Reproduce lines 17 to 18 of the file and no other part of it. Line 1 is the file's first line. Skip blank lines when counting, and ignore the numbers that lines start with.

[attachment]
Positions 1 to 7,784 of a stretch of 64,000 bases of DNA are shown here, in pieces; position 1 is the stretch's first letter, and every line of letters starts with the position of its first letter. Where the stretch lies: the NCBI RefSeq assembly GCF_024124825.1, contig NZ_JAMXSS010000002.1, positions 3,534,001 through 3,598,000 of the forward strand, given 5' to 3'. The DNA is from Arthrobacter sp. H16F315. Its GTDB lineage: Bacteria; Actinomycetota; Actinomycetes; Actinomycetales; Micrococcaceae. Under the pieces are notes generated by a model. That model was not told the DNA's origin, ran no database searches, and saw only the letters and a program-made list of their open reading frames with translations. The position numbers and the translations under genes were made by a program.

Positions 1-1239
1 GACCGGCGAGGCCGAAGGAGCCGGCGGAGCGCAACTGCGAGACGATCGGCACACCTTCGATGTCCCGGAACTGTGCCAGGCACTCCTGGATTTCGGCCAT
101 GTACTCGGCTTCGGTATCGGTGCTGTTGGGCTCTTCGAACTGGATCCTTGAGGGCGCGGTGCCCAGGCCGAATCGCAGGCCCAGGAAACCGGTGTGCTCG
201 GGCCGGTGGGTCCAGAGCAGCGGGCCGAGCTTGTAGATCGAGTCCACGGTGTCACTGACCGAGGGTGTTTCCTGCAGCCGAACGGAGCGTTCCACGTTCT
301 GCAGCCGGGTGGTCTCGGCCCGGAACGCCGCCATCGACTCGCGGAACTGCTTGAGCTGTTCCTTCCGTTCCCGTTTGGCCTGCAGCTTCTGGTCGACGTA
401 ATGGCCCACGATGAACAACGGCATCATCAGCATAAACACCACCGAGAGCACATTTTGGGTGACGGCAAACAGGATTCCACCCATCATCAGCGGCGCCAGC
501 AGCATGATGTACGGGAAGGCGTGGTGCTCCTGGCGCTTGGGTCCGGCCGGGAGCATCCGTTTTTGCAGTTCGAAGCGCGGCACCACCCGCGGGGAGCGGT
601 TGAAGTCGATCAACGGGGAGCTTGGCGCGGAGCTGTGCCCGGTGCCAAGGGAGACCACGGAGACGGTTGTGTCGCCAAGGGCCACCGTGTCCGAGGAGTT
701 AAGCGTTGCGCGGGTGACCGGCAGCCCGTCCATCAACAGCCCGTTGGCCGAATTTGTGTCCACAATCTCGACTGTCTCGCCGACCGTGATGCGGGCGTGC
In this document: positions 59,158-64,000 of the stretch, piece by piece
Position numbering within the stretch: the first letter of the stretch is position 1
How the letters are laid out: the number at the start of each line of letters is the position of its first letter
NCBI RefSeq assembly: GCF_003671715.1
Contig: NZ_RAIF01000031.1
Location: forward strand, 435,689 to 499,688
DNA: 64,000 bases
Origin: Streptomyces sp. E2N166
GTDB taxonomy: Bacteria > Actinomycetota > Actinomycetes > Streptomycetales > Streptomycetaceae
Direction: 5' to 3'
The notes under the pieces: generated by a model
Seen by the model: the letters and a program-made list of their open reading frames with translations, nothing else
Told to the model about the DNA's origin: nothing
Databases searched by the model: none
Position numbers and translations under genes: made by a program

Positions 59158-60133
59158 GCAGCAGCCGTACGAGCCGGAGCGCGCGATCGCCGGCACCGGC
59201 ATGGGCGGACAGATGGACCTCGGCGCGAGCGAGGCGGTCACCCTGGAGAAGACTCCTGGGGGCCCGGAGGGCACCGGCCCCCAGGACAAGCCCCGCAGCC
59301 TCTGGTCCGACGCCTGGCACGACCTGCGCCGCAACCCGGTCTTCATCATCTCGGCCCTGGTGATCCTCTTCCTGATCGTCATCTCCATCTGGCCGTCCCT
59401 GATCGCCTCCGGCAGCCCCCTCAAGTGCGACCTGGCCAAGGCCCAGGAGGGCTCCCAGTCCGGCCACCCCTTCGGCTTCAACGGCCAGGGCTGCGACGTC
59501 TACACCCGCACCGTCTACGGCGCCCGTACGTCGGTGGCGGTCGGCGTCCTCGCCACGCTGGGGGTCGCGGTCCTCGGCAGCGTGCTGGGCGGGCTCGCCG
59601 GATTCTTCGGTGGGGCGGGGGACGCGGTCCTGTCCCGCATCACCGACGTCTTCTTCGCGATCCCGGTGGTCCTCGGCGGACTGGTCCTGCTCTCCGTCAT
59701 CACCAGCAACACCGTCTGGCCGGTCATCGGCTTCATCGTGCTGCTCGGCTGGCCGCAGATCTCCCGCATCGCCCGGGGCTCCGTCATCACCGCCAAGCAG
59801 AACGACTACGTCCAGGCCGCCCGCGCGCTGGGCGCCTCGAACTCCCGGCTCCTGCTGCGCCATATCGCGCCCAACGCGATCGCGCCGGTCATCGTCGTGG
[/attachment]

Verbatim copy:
DNA: 64,000 bases
Origin: Streptomyces sp. E2N166